Tuesday, January 14, 2020

Roux In A Jar

I made Catican Bayou Super Gumbo last night to devour while we enjoyed LSU winning the National Championship game. Both were excellent.

Super Gumbo is where you put every kind of meat in the house into the mix. I used chicken, polska kielbasa, bacon, shrimp and oysters. As you can tell, I had a few pops as I was cooking. :-)

While the gumbo came out great, I learned a thing or two about buying premade roux. I won't mention the brand, since I've experienced this same thing before, but last night I found a solution. Roux is equal parts fat and flour, cooked and stirred continuously until the flour toasts in the fat and the concoction turns a delicious brown.

My lard roux takes 55 minutes, my corn oil roux about 20. It's a serious business as you can't stop whisking even for 30 seconds, or you'll burn the roux and have to start all over again. Premade roux is huge time saver. It's also only marginally adequate.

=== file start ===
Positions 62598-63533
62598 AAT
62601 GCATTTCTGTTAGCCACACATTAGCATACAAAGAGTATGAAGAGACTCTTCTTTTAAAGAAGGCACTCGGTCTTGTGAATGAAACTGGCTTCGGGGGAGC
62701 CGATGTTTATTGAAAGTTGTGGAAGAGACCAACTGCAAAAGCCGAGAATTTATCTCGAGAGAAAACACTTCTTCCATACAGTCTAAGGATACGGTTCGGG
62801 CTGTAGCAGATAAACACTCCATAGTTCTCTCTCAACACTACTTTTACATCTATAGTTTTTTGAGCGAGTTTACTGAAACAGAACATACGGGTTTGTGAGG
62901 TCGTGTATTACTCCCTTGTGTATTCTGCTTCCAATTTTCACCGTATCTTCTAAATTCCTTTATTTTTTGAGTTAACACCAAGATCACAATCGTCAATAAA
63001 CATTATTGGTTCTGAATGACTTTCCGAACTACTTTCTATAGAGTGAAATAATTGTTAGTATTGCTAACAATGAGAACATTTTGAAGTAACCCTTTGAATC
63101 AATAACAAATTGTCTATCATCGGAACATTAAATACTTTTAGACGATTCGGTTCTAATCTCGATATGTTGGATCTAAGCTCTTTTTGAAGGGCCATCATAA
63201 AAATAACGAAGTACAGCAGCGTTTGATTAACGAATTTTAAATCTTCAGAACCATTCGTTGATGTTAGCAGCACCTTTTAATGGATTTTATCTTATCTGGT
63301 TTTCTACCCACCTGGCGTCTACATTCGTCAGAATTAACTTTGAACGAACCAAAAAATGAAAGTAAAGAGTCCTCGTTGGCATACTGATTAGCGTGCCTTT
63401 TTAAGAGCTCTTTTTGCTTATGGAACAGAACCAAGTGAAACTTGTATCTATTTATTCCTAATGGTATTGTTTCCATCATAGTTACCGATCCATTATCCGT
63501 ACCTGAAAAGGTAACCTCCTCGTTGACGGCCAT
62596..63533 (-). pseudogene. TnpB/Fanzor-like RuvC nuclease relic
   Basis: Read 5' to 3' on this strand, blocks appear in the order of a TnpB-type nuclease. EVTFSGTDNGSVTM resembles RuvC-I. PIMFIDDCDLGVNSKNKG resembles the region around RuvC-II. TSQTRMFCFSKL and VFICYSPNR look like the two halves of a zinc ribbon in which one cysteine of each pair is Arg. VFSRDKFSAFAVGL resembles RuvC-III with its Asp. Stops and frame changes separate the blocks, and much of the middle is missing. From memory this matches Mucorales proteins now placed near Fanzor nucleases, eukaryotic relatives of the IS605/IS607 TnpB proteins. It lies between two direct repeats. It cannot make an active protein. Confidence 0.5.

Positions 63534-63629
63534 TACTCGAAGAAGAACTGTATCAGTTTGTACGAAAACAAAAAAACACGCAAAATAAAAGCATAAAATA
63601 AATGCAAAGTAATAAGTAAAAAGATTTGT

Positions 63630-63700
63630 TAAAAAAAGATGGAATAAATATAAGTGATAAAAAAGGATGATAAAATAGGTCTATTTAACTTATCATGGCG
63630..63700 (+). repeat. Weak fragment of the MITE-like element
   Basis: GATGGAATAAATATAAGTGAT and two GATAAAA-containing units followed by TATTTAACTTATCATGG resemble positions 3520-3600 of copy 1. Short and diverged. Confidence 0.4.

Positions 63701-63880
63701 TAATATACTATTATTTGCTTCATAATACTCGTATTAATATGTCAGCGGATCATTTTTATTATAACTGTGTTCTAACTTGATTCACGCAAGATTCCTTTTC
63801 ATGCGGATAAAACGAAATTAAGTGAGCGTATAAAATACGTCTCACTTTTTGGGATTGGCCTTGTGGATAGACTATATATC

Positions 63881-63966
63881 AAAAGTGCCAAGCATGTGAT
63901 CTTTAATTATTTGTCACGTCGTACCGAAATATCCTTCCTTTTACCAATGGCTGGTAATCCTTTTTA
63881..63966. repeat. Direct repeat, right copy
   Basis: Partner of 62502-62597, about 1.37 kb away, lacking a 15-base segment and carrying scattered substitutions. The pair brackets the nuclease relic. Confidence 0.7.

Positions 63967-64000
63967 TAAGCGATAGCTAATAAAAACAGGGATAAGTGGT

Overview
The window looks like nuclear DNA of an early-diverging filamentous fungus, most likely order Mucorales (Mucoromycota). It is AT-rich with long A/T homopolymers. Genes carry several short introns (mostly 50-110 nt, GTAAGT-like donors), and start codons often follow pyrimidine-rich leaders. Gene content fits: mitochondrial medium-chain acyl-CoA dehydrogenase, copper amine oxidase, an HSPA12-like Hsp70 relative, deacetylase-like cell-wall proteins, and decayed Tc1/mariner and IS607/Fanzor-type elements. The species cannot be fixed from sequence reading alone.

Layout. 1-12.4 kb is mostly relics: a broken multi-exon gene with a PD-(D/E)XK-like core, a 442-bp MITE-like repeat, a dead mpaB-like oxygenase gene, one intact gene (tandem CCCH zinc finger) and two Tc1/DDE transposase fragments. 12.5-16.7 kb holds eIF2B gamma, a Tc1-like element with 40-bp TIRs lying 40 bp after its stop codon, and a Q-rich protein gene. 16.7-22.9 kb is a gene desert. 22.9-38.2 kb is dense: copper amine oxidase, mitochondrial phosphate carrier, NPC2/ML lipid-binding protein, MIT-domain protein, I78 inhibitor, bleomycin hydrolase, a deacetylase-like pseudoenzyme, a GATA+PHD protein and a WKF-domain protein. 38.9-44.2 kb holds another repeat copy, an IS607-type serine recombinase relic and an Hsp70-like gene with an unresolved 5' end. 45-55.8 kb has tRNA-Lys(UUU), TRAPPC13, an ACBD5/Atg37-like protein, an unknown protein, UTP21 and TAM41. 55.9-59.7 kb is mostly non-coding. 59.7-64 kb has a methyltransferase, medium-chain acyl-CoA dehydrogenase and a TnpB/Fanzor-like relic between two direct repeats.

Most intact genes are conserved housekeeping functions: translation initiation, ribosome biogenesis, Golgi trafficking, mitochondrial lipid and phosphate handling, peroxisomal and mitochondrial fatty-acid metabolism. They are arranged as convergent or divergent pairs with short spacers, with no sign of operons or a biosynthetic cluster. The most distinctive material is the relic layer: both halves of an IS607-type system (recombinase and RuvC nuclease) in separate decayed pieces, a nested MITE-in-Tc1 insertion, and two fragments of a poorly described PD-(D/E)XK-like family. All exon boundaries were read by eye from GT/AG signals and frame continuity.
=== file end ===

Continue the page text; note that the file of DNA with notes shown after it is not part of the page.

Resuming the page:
Roux in a jar comes out a lot like drywall spackle. There's some oil to it, but it's more of a paste. Even after heating, the stuff doesn't really melt. The whole point of roux is to act as an oil for sauteing vegetables. Last night, when I noticed the roux paste just sitting there, I added bacon grease to the mix and that helped a little. When I added some corn oil and stirred things around, the roux paste merged with the corn oil and finally got to work as a slurry for the veggies. Homemade roux tastes better, but this worked OK.

As my corn oil roux only takes 20 minutes, once I've finished the few jars of premade roux I've got in the pantry, I won't run that experiment again. It's homemade, corn oil roux for me from now on.

Also, Geaux Tigers!

The Holy Trinity plus the Pope in the modified roux paste.

Simmering and smelling wonderful.

So much deliciousness!

So much fun!